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Chapter 14: Health and Medicine. Figure 14.1 Health Expenditure as Percentage of GDP, 2007.

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Presentation on theme: "Chapter 14: Health and Medicine. Figure 14.1 Health Expenditure as Percentage of GDP, 2007."— Presentation transcript:

1 Chapter 14: Health and Medicine

2 Figure 14.1 Health Expenditure as Percentage of GDP, 2007

3 Figure 14.2 Percentage of People Under 65 Who Get Private Health Insurance Through Workplace by Economic Status

4 Figure 14.3 Percentage of Uninsured by Race and Hispanic Origin

5 Sociology of Medicine Central notions: Social inequalities are important in explaining health and illness in modern societies. Medicine is a system of social regulation.

6 Medicine Medicine: A field of science devoted to diagnosing and treating various bodily ailments as well as a social institution that provides opportunities for studying the ways in which cultural processes act as a form of social regulation or control over the body.

7 Social Constructs of Health & Medicine Health: The normal functioning of an organism. Examples of health depend on a given society’s definition of which functions are “normal,” reflecting the society’s concept of the good life.

8 Disease Disease: A general lack of comfort. Examples of disease depend on a given society’s definition of what is “comfortable,” reflecting the society’s concept of the good life.

9 Health and Disease A society’s conception of health necessarily tends to involve a moral description of “the good life.” The description of the average is often used as a measure of morality.

10 Figures 14.4 and 14.5 Adults and Children with HIV/AIDS

11 Figure 14.6 Deaths of Adults and Children Due to AIDS, 2005

12 Figure 14.7 Sub-Saharan Africa HIV/AIDS Statistics

13 Medicalization of Deviance Medicalization of Deviance: The process by which medicine has taken over some of the functions previously attributed to religion and the law in terms of defining what is normal or desirable versus what is deviant.

14 Sick role As defined by Talcott Parsons, a role governed by social expectations. On the one hand, the sick role is a form of deviance insofar as it enables a person to ignore his or her social obligations and responsibilities; on the other, it is legitimate if the individual expresses a desire to be well again and seeks out appropriate treatment.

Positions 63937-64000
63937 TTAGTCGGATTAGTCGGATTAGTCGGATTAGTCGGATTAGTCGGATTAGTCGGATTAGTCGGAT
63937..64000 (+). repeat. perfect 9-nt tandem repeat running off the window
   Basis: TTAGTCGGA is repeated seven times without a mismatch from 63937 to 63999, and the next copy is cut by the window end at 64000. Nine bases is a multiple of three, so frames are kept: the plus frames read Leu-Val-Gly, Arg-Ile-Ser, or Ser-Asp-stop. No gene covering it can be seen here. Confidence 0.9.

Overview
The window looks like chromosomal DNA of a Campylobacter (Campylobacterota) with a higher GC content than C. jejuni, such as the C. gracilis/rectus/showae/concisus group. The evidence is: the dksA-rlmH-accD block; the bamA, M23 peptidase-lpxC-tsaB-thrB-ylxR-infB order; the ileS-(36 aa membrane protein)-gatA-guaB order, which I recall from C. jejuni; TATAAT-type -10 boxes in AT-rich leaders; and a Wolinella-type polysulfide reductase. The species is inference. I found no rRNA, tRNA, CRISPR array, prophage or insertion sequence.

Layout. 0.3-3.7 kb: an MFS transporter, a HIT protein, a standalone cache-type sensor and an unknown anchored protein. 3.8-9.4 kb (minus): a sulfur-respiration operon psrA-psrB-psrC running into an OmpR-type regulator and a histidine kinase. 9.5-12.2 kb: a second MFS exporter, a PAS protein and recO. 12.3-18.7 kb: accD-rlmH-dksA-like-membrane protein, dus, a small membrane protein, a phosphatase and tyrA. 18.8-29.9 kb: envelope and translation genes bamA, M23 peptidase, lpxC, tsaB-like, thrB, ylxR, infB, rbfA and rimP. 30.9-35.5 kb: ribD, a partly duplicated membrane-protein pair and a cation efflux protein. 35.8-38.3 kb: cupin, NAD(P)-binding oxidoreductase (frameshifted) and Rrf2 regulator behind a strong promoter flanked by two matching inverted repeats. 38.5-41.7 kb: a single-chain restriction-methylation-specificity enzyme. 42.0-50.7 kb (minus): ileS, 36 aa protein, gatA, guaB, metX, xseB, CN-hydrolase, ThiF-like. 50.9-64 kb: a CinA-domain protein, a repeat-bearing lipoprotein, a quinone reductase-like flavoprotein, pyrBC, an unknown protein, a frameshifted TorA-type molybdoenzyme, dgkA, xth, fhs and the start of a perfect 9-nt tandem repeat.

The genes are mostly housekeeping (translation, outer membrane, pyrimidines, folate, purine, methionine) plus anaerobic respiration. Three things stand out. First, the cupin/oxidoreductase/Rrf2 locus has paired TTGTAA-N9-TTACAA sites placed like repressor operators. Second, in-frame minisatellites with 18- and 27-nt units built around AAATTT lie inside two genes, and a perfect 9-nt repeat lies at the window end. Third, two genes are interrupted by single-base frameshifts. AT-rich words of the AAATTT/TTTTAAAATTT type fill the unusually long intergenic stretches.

15 Stigma A label that changes the way an individual is viewed in society, typically in a negative manner. For example, because AIDS has become associated with homosexuals and drug users, it carries a stigma—despite the fact that its sufferers include newborn babies.

16 American Medical Association Established in 1847 Founders adhered to the medical belief system dubbed allopathy In the early decades of the twentieth century, the AMA achieved a dominant position in the medical profession

17 Biomedical Model The dominant set of beliefs, values, and assumptions in Western medicine. – Assumes a separation between mind and body – Treatment concentrates on the body as if it were a machine – Takes very little account of social, psychological, or behavioral factors

18 Physical Reductionism Physical reductionsim: The process by which the medical model and medical professionals exclude social, psychological, and behavioral dimensions of illness in favor of concentrating solely on the individual’s body and bodily functions.

19 Alternative Medicine Alternative medicine: Forms of treatment that fall outside of conventional scientific medicine, including prayer, homeopathy, and acupuncture.

20 Emile Durkheim According to Durkheim, variations in certain mortality rates, such as suicides, could be regarded as signs of whether a society had a healthy or “pathological” level of social integration.

21 Durkheim Durkheim hypothesized that both excessive individualism and excessive social integration were pathological.